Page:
We need another solution. One that follows in the footsteps of people who already made real changes in our world.
How things change
For better or worse, change comes slowly. People’s minds aren’t like switches. They’re not easily changed, even when presented with good evidence. This might make you angry, but consider the last time someone from the “other side” convinced you that you were wrong? I’m guessing this doesn’t happen too frequently. You might not even listen to them at all.
Yes, you might think they see the world completely backward and therefore have nothing of value to say, but could that really be true? You have much more in common with these people than you want to admit— they have families, watch TV, pay taxes, spend time with friends, enjoy food, love sports, worry about money. These people are not so different from you and me. Could they really be wrong about everything?
No, that would make them tremendous failures, which obviously, they are not.
But, maybe you think they’re wrong from a moral perspective. Perhaps you think they have the wrong values. Maybe you’re right in some cases. Maybe you’re wrong in others. But, if you think you’ve got perfect values, that’s being a bit arrogant, don’t you think?
In any case, if we aren’t all aligned in our thinking, that’s a failure of communication — a failure of persuasion and education. How could it be any more complicated than that? We’re all made by the societies in which we live. None of us choose the beliefs and values we hold — they’re inculcated into us. If some of us hold bad values or beliefs, that’s a failure of society. And nothing will change until we address the root of the problem.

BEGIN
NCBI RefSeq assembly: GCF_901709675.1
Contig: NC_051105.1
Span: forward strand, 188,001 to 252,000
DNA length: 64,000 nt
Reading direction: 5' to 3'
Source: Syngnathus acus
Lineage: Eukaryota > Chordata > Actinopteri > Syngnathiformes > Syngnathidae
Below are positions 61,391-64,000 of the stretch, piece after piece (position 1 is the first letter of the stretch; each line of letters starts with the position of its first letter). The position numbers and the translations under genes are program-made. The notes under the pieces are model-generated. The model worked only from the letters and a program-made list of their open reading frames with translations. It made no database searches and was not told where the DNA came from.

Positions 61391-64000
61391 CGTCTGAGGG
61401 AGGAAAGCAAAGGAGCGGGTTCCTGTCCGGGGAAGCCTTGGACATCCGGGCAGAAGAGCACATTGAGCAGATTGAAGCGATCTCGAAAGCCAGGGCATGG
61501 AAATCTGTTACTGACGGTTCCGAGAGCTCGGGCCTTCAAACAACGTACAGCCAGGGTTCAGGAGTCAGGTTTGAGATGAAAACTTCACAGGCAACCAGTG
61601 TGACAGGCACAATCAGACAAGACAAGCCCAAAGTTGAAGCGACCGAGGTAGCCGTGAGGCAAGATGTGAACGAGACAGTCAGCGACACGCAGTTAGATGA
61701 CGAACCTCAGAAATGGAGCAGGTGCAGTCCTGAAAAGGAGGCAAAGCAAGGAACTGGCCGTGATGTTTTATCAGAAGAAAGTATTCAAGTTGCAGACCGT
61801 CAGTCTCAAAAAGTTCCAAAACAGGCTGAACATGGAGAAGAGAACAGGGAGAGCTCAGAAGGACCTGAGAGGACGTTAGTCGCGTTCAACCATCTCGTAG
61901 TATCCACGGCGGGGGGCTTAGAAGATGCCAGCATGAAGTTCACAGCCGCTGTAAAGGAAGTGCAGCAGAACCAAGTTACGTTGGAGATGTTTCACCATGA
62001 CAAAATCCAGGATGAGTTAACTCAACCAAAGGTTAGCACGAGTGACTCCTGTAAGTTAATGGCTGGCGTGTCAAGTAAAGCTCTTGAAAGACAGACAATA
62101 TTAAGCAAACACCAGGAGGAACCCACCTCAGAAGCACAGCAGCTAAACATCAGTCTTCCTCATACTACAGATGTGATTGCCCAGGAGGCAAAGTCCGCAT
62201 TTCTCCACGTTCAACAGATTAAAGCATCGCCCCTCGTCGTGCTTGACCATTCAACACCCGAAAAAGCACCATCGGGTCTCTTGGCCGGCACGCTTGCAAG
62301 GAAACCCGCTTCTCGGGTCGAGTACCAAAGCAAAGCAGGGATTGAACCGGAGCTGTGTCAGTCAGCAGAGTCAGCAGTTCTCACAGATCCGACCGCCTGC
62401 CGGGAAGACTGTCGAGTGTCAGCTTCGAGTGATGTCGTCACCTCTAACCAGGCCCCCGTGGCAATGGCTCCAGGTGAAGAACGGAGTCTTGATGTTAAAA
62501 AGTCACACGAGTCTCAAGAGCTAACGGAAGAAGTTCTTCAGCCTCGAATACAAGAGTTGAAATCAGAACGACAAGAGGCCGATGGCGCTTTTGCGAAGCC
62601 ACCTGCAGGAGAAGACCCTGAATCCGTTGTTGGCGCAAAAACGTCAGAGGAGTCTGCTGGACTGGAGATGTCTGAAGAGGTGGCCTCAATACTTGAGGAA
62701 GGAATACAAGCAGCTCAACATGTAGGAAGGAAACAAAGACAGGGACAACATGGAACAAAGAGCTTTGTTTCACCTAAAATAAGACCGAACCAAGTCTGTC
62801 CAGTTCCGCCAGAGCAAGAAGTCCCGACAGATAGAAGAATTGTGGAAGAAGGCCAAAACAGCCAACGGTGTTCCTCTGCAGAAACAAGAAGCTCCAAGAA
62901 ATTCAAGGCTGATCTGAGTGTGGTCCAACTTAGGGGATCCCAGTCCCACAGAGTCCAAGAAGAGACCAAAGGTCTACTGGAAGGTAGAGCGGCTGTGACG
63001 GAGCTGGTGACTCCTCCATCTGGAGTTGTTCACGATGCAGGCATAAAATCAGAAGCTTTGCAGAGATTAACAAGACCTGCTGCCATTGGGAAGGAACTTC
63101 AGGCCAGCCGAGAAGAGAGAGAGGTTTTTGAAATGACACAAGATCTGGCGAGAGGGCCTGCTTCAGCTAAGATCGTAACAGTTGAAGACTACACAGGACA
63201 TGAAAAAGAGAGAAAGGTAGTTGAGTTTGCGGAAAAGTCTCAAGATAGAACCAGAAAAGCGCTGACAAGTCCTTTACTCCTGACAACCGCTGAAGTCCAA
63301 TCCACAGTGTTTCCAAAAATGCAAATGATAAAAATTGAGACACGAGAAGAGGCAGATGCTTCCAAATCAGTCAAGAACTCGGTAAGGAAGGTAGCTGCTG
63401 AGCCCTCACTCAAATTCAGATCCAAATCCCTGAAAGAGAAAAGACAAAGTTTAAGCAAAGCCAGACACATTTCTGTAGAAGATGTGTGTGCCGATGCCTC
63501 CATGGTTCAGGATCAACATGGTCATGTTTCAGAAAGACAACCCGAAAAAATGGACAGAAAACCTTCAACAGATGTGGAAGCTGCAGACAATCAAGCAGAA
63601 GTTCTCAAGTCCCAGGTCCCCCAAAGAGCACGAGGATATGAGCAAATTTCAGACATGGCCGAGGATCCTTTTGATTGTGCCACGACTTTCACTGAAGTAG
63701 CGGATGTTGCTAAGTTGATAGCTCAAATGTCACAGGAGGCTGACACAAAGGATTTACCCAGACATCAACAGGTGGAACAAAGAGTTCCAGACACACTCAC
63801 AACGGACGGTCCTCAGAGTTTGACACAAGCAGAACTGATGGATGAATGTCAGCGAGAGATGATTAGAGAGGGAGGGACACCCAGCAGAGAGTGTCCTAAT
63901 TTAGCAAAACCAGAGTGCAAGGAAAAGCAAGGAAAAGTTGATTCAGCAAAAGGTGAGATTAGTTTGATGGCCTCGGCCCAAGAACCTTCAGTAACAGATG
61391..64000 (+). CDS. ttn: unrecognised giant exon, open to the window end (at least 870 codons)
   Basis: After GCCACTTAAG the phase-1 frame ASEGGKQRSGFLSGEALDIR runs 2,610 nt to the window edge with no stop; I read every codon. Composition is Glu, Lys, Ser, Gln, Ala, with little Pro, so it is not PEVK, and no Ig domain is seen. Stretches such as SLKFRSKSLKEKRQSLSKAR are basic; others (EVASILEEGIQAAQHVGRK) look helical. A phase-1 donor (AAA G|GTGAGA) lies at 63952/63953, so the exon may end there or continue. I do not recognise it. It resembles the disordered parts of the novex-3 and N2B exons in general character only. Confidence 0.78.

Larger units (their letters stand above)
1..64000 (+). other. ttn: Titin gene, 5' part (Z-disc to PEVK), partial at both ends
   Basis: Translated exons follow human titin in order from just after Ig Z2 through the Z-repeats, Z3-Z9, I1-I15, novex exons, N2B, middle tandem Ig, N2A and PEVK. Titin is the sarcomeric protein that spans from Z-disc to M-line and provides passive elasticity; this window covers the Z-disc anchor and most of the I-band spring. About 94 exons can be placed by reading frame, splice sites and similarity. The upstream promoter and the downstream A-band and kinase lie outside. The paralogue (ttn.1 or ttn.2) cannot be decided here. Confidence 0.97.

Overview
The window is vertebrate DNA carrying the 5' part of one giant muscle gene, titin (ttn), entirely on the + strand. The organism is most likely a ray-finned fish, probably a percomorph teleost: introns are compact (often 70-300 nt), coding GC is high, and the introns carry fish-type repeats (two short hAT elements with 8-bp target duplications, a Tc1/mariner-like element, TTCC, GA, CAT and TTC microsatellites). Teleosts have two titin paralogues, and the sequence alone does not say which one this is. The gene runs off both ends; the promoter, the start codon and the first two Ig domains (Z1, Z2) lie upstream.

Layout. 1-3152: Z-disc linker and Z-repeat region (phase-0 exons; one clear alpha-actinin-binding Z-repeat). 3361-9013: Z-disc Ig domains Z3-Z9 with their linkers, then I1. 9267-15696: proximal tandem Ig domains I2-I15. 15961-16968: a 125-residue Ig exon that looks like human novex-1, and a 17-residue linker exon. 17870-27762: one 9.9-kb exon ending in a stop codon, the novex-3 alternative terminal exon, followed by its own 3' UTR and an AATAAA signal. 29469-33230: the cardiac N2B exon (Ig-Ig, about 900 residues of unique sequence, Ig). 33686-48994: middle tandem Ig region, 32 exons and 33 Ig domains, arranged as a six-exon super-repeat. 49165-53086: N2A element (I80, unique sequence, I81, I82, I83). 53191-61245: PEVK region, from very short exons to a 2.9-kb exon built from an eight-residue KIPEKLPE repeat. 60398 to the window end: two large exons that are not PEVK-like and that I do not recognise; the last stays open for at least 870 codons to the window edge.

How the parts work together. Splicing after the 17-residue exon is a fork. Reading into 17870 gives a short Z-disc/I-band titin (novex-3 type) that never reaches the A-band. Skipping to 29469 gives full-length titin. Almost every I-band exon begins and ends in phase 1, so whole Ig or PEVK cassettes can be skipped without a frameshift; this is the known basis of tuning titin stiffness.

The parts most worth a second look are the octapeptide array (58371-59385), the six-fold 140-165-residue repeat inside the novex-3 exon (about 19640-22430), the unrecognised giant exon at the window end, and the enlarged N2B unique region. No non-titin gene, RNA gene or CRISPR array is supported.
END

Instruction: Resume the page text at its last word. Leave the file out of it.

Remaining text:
So, what can we do? How can we cause change?
We can start by looking to some historical examples for guidance. After all, people who lived not so long ago made massive strides against racism, sexism, and other forms of discrimination.
In the United States, Martin Luther King Jr. played a major role in the Civil Rights movement of the 1950s and 1960s. King preached that it was love, not hate, and nonviolence, not violence, that would bring about positive change:
“The ultimate weakness of violence is that it is a descending spiral, begetting the very thing it seeks to destroy…Returning violence for violence multiplies violence, adding deeper darkness to a night already devoid of stars. Darkness cannot drive out darkness; only light can do that. Hate cannot drive out hate; only love can do that.” ~ Martin Luther King Jr.
Throughout this time, King was inspired to protest nonviolently by other great figures — Mahatma Gandhi and Rosa Parks.
In the first half of the 20th century, Mahatma Gandhi led campaigns in India to ease poverty, increase women’s rights, end discrimination, and ultimately, gain Indian independence from British rule. Gandhi famously led the Salt March in 1930, which spanned 24 days and 240 miles. The Salt March was a nonviolent protest against the British salt monopoly. Gandhi was eventually arrested for breaking the salt laws and this spurred acts of civil disobedience against those laws across India.
“I object to violence because when it appears to do good, the good is only temporary; the evil it does is permanent.” ~ Mahatma Gandhi
The nonviolent protests were a powerful symbol. So, when the British used extreme force against the peaceful protestors this backfired on them. Not only did the violence against the Indian people simply cause more protests, but it also garnered international attention.